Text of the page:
Our current study shows that S. mitis serotype 5 vaccination exerts an increased antigen-specific IL-17A/Th17 immune response at the mucosal (respiratory tract) and peripheral (spleen) tissues, which is critical for protective immunity to pneumococcal lung infections (15). However, the IL-17A/Th17 responses against S. pneumoniae serotype 5 and S. pneumoniae 4 were similar, suggesting that these responses are induced against shared protein antigens between S. mitis serotype 5 and S. pneumoniae serotypes 4 and 5. This is in accordance with our previous studies where S. mitis-specific human Th17 cells showed cross-reactivity with S. pneumoniae (11), and that mice immunized with S. mitis promoted Th17 immunity (13). However, it remains to be ascertained whether S. mitis serotype 5-induced IL-17A/Th17 immunity plays a direct role in protection against pneumococcal infection, which will be addressed in our future studies by using IL-17 knockout mice. It is notable here that although Th responses, especially Th1, contribute to host defense against pneumococcal lung infection (16, 17), we failed to see any difference in Th1 (IFN-γ) and Th2 (IL-4) cytokine levels between the immunized and control groups at 24 hours after the last S. mitis serotype 5 immunization. Similar observations were found in our previous study where the Th response was assessed at day 7 after immunization with the S. mitis type strain (13). Moreover, a previous study showed that prior nasopharyngeal colonization of mice by S. pneumoniae resulted in significant increases in the BALF levels of Th1 cytokine (TNF-α) at 4 hours, but not at 18 hours, following pneumococcal challenge (23). Therefore, in the present study, the reason as to why we did not find difference in Th1/Th2 cytokine levels could be attributed to the time point (24 hours post-immunization) chosen to analyze the cytokines. Future studies need to assess the cytokine levels at various time points following immunization.

It is also important to discuss how relevant our findings from a mouse model are for evaluation of human-commensal effects as many gut commensals induce tolerance in the natural host (24). Previous studies in humans have shown that there exists a humoral cross-reactivity between S. pneumoniae and S. mitis (12, 25, 26), and that intranasal inoculation of adult humans with the oral streptococcal commensals induce protective immunity against otitis media caused by bacterial pathogens, including S. pneumoniae (27). Furthermore, inoculation with the nasopharyngeal commensal Neisseria lactamica in healthy individuals intranasally elicits cross-reactive systemic opsonophagocytic antibodies to the pathogen Neisseria meningitidis (28). Thus, these human studies indicate an important role for the oral/nasopharyngeal commensals in inducing protective immunity against respiratory pathogens. In the times to come, we plan to perform a study to investigate the impact of S. mitis colonization/immunization on incidence of pneumococcal carriage/infection.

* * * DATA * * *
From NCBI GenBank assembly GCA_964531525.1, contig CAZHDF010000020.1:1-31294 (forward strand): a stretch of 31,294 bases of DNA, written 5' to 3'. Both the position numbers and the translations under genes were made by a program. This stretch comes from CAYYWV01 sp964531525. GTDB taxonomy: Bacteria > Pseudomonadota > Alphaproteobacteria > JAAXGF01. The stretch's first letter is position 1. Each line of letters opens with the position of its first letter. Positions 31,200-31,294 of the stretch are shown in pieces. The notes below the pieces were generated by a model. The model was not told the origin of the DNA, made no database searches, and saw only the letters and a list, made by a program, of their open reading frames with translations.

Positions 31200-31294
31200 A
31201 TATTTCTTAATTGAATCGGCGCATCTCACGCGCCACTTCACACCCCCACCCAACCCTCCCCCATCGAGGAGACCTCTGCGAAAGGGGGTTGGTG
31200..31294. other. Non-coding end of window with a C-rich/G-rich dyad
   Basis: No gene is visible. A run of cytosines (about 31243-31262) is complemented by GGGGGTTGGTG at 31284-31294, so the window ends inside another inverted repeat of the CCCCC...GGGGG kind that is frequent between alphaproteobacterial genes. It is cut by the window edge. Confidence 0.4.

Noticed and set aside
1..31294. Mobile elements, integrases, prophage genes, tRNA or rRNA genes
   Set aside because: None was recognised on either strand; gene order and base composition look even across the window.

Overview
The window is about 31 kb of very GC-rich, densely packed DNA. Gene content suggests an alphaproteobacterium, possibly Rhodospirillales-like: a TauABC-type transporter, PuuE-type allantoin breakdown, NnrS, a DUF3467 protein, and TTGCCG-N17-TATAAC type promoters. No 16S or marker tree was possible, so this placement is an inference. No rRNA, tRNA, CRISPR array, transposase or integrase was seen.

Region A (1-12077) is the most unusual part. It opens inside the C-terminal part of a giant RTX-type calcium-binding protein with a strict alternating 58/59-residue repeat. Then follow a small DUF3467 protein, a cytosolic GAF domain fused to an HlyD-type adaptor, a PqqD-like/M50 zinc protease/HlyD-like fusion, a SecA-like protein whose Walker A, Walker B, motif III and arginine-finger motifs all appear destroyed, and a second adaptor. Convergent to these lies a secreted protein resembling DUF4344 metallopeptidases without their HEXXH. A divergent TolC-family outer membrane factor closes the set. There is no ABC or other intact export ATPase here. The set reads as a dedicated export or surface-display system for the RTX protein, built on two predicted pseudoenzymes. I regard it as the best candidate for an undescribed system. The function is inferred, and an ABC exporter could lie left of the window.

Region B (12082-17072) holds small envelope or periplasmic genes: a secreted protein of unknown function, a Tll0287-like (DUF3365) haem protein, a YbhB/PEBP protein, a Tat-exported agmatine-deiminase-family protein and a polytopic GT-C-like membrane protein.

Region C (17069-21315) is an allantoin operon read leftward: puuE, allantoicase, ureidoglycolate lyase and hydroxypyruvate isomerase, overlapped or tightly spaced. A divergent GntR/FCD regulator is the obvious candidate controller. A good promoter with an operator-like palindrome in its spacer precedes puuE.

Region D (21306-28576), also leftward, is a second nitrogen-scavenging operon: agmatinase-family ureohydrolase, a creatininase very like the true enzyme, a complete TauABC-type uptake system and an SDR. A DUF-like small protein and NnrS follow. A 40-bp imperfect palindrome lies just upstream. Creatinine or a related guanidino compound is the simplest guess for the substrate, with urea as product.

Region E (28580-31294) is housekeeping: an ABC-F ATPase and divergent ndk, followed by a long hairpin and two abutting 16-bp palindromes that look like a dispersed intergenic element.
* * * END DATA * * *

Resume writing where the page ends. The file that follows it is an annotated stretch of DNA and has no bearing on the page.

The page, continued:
In conclusion, our present study demonstrates that mucosal vaccination with live S. mitis serotype 5 protects against infection by S. pneumoniae serotype 5, and induces strong IgG/IgA and Th17 responses against pneumococcal infection at the local and systemic/peripheral tissues. Moreover, the IgG/IgA antibody levels reactive to S. mitis serotype 5 or S. pneumoniae serotype 5 were higher than the levels reactive to S. pneumoniae serotype 4, indicating a serotype-specific response. These findings provide significant insights into how naturally occurring commensal streptococci that express pneumococcal serotype capsule can be exploited to generate protective immunity against pneumococcal infections.

Data Availability Statement

The original contributions presented in the study are included in the article/Supplementary Material. Further inquiries can be directed to the corresponding authors.

Ethics Statement

The animal study was reviewed and approved by Norwegian Food Safety Authority, Oslo, Norway (Project license number FOTS – 22302).

Author Contributions

SS designed research studies, conducted experiments, acquired and analyzed data, and wrote the paper. HÅ conducted experiments, acquired, and analyzed data. FP designed research studies, analyzed data, and wrote the paper. All authors contributed to the article and approved the submitted version.

Funding

We thank the Norwegian Research Council (grant numbers – 273833 and 274867) for financial support.

Conflict of Interest

The authors declare that the research was conducted in the absence of any commercial or financial relationships that could be construed as a potential conflict of interest.

Acknowledgments

We thank Bernard Beall, Fernanda C. Lessa, Robert E. Gertz Jr., Maria da Gloria Carvalho, Fabiana Pimenta, Iaci Moura, and Sopio Chochua, CDC, Atlanta, USA for providing us with S. mitis serotype 5.

Supplementary Material

The Supplementary Material for this article can be found online at: https://www.frontiersin.org/articles/10.3389/fimmu.2021.676488/full#supplementary-material

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Keywords: Streptococcus mitis, Immunity, Antibody, Th17, Streptococcus pneumoniae

Citation: Shekhar S, Åmdal HA and Petersen FC (2021) Vaccination With the Commensal Streptococcus mitis Expressing Pneumococcal Serotype 5 Capsule Elicits IgG/IgA and Th17 Responses Against Streptococcus pneumoniae. Front. Immunol. 12:676488. doi: 10.3389/fimmu.2021.676488

Received: 05 March 2021; Accepted: 30 March 2021;
Published: 19 April 2021.

Edited by:

Marcelo Freire, J. Craig Venter Institute (La Jolla), United States

Reviewed by:

Camille Zenobia, Syneos Health, United States
Karla-Luise Herpoldt, Seagen, Inc., United States

Copyright © 2021 Shekhar, Åmdal and Petersen. This is an open-access article distributed under the terms of the Creative Commons Attribution License (CC BY). The use, distribution or reproduction in other forums is permitted, provided the original author(s) and the copyright owner(s) are credited and that the original publication in this journal is cited, in accordance with accepted academic practice. No use, distribution or reproduction is permitted which does not comply with these terms.

*Correspondence: Fernanda Cristina Petersen, f.c.petersen@odont.uio.no; Sudhanshu Shekhar, sudhanshu.shekhar@odont.uio.no